The first 100 days of the Trump administration ended on April 29, 2017.During the hundred days there were marches and protests almost daily in communities in the Untied States and around the world protesting the new administration’s policies that are designed to roll back 80 years of progress of human and economic rights in this country. Some protests like the Womens’ March, the opposition to Trump’s attempts to curtail immigration into the country by Muslim’s from certain countries,the march in support of Muslims in New York City,the march in Washington D.C. in support of existing policies seeking to end human made climate change drew hundreds of thousands of people.
There were almost daily smaller demonstrations and town halls around the country that drew many ordinary citizens, some of whom never before were involved in the political process, who wanted to make their views publicly known to their congress people and other government officials. It was democracy at its finest.
For more signs see the slideshow below:
On January 27, 2017 the president of the U.S. issued an order effectively banning all Muslims from seven specific countries from entering the United States. The next day, January 28, 2017 targeted people were removed from airplanes that were in flight when the ban was announced and detained. Thousands demonstrated at airports around the country and lawyers by the hundreds showed up to help and represent those who were detained and prevented from entering the U.S. Within days federal judges around the country issued injunctions to stop the detentions and to halt enforcement of the order. As of today an appeals court has refused to stay the injunction. Within days all of those detained were released.
Demonstrations continued the next day and tens of thousands of people in cities and towns around the country and around the world rallied and marched that weekend, forcing the government to modify the order to allow legal residents (Green Card holders) to enter the country even before the injunctions issued. As of today, February 5, demonstrations, rallies and marches in support of the refugees and immigrants are still ongoing.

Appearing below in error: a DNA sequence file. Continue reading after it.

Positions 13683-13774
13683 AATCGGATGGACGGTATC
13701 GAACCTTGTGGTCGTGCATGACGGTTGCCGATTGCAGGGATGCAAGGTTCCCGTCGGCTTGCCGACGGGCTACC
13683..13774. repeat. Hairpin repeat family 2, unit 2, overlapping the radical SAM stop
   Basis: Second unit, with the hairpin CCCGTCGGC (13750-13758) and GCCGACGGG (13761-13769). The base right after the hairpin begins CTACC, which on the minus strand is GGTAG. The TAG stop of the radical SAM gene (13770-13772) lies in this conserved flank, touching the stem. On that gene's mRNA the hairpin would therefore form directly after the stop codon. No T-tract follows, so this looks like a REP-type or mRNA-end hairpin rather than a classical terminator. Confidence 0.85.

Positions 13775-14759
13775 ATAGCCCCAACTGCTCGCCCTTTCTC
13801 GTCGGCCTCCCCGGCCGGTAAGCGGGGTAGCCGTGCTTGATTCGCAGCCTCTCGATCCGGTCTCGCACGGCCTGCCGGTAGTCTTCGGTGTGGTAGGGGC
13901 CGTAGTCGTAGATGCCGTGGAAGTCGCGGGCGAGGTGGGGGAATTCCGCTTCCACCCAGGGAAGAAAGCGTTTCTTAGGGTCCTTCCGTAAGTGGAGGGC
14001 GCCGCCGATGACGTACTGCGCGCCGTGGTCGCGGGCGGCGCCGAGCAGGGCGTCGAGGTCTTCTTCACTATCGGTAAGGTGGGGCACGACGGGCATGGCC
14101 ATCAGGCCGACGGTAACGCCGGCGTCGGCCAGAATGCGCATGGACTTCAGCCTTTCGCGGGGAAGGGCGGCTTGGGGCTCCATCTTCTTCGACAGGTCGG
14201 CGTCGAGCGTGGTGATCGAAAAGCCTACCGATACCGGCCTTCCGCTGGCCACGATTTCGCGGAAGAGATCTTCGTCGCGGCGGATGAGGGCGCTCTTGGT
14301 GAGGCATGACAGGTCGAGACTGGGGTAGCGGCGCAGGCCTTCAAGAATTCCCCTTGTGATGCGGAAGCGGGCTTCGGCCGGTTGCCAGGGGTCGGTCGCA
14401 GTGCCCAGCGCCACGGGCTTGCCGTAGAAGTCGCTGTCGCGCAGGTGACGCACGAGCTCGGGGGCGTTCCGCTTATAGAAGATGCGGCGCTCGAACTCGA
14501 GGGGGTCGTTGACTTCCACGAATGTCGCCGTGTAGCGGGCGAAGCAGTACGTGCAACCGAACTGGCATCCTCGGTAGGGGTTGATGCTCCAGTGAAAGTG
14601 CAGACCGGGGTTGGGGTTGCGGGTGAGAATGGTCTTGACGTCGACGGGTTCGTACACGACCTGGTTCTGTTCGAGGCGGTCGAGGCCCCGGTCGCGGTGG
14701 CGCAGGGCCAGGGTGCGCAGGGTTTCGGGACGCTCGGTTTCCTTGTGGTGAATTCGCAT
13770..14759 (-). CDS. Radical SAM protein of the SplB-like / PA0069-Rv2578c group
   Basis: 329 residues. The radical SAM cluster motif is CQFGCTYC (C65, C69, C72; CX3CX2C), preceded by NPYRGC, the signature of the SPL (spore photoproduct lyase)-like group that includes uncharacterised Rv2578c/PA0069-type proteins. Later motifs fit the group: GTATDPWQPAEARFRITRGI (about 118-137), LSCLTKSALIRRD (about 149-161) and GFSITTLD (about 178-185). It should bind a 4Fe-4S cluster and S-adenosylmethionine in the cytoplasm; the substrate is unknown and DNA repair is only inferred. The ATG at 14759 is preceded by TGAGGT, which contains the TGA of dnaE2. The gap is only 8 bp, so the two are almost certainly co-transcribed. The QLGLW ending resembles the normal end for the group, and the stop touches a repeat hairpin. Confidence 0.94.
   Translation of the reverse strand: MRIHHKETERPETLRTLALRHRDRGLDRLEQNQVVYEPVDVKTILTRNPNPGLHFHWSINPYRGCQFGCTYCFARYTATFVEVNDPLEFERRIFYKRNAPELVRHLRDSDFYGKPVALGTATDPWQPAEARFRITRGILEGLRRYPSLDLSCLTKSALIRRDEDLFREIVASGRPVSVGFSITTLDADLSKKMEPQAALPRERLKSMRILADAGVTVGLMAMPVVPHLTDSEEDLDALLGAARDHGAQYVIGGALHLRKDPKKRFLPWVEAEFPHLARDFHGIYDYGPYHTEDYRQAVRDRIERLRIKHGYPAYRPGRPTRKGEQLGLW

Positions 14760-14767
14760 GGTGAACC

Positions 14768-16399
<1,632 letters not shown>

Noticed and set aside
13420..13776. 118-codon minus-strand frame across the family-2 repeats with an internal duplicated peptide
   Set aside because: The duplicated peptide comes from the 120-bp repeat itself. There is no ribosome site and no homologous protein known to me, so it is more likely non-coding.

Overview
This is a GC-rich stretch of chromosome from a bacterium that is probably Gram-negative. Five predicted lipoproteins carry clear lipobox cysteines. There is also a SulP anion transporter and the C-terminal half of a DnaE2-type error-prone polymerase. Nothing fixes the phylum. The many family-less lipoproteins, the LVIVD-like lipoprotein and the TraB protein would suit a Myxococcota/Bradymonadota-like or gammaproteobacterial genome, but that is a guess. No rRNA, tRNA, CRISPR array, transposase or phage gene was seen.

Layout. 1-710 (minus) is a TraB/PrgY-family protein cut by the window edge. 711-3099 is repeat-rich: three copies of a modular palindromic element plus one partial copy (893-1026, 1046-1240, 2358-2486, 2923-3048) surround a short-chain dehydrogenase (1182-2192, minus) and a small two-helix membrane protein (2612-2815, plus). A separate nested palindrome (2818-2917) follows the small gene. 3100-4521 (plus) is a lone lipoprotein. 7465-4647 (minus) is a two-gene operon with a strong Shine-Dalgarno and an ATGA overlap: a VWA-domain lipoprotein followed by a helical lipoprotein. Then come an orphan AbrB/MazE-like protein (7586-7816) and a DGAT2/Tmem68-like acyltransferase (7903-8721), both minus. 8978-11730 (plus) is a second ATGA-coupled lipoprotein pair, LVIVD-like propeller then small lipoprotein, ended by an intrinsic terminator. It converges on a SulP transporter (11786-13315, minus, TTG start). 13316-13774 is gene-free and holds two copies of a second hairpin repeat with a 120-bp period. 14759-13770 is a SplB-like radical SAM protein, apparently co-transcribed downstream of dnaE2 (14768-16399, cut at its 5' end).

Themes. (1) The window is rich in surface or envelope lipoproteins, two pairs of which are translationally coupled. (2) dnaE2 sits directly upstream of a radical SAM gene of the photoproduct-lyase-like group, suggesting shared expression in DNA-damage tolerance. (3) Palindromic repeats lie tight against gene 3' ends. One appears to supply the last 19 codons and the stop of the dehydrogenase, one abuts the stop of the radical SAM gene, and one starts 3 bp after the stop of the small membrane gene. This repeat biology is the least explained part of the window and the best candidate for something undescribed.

These photos are from a rally in support of immigrants and refugees at Battery Park City on Sunday January 29, 2017.
The Women’s March in New York City attracted 400,000 people by official estimates. People of all ages and genders and ethnicities were there. It was wonderful to see so many young girls learning to be activists
Free to breathe is a fundraising and research organization whose mission and vision is to Double lung cancer survival by 2022 by focusing on Funding research with the greatest potential to save lives; increasing the number of lung cancer patients participating in clinical trials;and building and empowering the lung cancer community. To help achieve its goals Free to Breathe holds fundraising events around the country. On October 2, 2016 it held a 5k walk/run in Succassana New Jersey.
I was privleged to photograph the opening reception of an exhibit called “Envisioning Election and Politics in 2016” at the Puffin Cultural Forum in Teaneck New Jersey. The two photographs below do not represent the main theme of the exhibit or all the artists shown. They only depict one artist, Michael D’Antuono and one speaker, the poet Toney Jackson, and one current running through this period in our history.
This man fled his country because of political persecution. He was granted political asylum in the United States. He wanted me to take him to see the Statue of Liberty before he moved on to another part of the country to stay with relatives
This is the informal border crossing between Mexico and Guatemala near Ciudad Hidalgo, Mexico. People cross from Guatemala to Mexico to buy inexpensive products because of favorable exchange rates They then return to Guatemala. This trade is condoned by both countries and even though there are checkpoints nearby neither country has an interest in stopping this traffic.
It is only when people fleeing from Guatemala to Mexico move inland that they are stopped at Mexico checkpoints and detained or sent back home. This process of inland checkpoints and detention is known as the “vertical border.” It is designed to prevent migration to the United States long before the migrants reach the northern border of Mexico.